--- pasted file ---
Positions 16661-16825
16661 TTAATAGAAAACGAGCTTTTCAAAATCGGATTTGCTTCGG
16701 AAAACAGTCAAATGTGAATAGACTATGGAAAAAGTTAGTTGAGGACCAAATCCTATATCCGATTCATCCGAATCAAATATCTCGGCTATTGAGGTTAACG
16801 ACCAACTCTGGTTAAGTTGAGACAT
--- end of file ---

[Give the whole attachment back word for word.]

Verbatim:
Positions 16661-16825
16661 TTAATAGAAAACGAGCTTTTCAAAATCGGATTTGCTTCGG
16701 AAAACAGTCAAATGTGAATAGACTATGGAAAAAGTTAGTTGAGGACCAAATCCTATATCCGATTCATCCGAATCAAATATCTCGGCTATTGAGGTTAACG
16801 ACCAACTCTGGTTAAGTTGAGACAT